Serial Communication in Arduino

The title itself explains its meaning; the word “serial” means in series and “communication” means to communicate. In Arduino, “Serial Communication” means to transfer data in series to another device. In Arduino, we can do serial communication either with a computer or some other devices via USB plug and TX/RX pins of Arduino. The serial communication in Arduino is done through the pins which are dedicated for this purpose.

The serial communication makes sure every byte of the data is transferred to the other device or computer. In this write-up, serial communication in Arduino is explained in detail with the help of a simple example.

What is serial communication in Arduino

In Arduino Uno, two pins; pin 0 and pin 1 are assigned for the serial communication known as UART (Universal Asynchronous Receiver Transmitter) and USART (Universal Synchronous Asynchronous Receiver Transmitter) and they are also known as Tx/Rx pins. These pins are operated at 3.3 volts or 5 volts so it is not recommended to connect them with the RS232 serial port because it is operated at 12 volts which can harm the Arduino board, moreover, the serial communication can also be done with a computer through the USB plug.

In the above figure of Arduino Uno, we can see the pin 0 and pin 1 are specified with TX/RX used for serial communication, also a USB plug is present for the serial communication with the computer. There are different types of boards but every board has at least one UART or USART port:

Uno 0(RX), 1(TX)
Mega 0(RX), 1(TX) 19(RX), 18(TX) 17(RX), 16(TX) 15(RX), 14(TX)
Zero SerialUSB (Native USB Port only) Connected to Programming Port 0(RX), 1(TX)

In the above table, we can see that Arduino Mega has three additional ports for serial communication.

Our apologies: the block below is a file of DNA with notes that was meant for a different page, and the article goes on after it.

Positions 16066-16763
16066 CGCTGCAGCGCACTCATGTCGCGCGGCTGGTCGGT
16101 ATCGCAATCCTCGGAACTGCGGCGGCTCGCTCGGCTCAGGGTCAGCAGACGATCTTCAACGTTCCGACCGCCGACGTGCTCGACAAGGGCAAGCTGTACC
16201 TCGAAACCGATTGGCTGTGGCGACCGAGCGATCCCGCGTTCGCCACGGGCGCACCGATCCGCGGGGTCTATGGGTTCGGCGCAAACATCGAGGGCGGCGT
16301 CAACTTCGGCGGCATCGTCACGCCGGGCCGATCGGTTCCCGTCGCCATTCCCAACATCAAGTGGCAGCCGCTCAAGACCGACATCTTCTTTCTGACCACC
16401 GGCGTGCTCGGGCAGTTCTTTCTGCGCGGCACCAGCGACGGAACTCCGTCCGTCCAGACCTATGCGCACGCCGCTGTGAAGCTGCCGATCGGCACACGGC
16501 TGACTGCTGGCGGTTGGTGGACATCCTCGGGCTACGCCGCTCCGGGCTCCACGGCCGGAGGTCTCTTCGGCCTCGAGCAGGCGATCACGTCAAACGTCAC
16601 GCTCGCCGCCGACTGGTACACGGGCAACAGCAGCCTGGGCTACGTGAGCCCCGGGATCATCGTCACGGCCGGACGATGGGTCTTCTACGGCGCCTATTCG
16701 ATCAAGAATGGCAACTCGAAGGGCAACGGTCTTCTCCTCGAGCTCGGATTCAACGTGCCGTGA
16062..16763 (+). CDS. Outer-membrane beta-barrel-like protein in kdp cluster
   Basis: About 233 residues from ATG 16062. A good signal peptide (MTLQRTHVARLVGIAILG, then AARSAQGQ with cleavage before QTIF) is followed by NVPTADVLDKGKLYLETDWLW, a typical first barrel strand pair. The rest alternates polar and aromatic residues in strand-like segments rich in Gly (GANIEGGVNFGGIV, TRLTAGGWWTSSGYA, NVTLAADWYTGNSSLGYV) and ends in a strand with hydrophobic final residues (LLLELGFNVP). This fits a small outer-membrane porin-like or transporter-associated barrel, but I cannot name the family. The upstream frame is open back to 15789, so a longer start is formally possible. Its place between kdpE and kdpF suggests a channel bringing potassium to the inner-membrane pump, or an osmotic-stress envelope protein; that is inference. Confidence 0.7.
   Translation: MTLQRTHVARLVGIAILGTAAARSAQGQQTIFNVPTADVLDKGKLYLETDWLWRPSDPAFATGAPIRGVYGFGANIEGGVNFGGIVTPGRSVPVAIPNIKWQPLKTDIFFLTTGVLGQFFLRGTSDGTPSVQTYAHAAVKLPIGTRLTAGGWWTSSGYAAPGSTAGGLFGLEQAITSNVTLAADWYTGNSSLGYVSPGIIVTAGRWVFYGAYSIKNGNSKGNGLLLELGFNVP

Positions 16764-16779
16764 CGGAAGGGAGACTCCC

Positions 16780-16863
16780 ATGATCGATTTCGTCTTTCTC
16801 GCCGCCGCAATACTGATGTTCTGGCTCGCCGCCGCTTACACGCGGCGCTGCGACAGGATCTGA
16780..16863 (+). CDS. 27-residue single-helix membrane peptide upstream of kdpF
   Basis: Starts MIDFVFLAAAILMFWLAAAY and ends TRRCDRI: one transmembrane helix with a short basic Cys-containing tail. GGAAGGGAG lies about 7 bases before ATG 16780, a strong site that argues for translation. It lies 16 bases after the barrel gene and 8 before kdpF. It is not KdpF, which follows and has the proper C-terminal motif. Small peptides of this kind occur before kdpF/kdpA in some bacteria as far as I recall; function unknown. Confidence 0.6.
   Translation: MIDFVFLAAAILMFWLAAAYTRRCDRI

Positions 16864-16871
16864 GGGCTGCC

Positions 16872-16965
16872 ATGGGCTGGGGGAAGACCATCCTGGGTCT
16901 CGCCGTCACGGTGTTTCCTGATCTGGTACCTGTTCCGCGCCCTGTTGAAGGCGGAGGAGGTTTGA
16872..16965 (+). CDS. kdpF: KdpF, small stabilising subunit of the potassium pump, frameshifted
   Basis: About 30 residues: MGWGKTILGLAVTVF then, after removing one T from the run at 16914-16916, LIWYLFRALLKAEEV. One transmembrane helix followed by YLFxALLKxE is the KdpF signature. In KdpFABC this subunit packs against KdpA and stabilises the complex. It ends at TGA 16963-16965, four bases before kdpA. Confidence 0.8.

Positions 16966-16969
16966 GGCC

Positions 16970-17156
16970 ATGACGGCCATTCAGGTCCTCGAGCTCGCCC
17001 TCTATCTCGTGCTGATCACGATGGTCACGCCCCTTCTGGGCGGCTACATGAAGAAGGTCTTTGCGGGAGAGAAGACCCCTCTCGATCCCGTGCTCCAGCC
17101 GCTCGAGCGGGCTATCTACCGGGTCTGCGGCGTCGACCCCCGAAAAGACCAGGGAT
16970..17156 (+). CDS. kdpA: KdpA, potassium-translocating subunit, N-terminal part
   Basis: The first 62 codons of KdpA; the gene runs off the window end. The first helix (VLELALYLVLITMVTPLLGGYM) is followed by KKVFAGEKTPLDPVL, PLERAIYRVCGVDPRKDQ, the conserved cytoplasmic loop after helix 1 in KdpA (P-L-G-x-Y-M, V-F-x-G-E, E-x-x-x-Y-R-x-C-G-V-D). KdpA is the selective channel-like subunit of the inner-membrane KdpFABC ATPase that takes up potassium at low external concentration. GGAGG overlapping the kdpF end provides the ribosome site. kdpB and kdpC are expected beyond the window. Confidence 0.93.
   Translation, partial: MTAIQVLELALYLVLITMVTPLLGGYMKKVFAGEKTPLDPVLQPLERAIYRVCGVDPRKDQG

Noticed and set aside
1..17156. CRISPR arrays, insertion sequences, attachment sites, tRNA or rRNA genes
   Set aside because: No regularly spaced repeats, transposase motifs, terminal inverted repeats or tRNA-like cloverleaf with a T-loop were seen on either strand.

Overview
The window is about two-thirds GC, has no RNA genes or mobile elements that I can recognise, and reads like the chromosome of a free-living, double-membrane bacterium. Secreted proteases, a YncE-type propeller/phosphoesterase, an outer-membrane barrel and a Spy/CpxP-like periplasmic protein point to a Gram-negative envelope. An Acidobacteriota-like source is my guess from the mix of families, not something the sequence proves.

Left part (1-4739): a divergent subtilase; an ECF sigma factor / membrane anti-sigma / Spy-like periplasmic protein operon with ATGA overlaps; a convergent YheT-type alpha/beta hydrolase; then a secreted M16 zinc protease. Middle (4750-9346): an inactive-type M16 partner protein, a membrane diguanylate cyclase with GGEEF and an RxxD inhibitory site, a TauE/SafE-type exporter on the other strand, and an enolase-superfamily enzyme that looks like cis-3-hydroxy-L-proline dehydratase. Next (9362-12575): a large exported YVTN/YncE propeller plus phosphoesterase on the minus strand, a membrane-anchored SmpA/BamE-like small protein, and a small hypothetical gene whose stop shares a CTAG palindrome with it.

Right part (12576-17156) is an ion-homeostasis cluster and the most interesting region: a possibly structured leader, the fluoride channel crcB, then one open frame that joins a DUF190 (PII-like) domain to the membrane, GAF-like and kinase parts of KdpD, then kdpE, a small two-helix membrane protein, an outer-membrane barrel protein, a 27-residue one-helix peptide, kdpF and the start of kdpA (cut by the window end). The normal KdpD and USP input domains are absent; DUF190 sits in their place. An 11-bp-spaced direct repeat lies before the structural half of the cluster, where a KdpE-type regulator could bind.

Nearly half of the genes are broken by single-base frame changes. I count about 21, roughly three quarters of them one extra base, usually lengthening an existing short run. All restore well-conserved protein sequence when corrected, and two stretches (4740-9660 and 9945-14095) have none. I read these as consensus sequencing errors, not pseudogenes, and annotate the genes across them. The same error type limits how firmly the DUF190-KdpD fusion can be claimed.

The output of the serial communication can be seen on the serial monitor, which can be accessed in the “Arduino IDE” by clicking the “Serial Monitor” in the drop-down menu of tools:

For the serial communication with the computer, connect Arduino with the computer via USB cable.

There are different built-in functions of Arduino but the most commonly used for serial communication are:

Functions Description
begin(speed) This function is used to set the speed of transferring data at a specific baud rate
read() This function is used to receive the data from other connected machine
print() This function converts the data in the ASCII text which is easily readable by human beings and prints it on the serial monitor
println() This function works similarly to print() but in addition, it adds a new line
flush() This function makes sure the completion of transmission of outgoing serial data

Example: Arduino Serial communication

We will use the begin() function for the serial communication with the computer through the USB plug of Arduino, and set the speed of transferring data at a 9600 baud rate. Then we will use the simple print() function to print the text “Welcome to LinuxHint” on a serial monitor, for this purpose consider the following code:

void setup(){


Serial.print(“Welcome to LinuxHint”);


void loop(){


Compile the code, upload it on Arduino, and then visualize the output on the serial monitor:

In the output of a serial monitor, it can be seen the output is displayed.


Serial communication in Arduino is used to transfer the data to the connected device. Every Arduino board contains at least one UART or USART port through which serial communication can be done. In this write-up, serial communication in Arduino is explained with an example of serial communication from Arduino to a computer.

About the author

Hammad Zahid

I'm an Engineering graduate and my passion for IT has brought me to Linux. Now here I'm learning and sharing my knowledge with the world.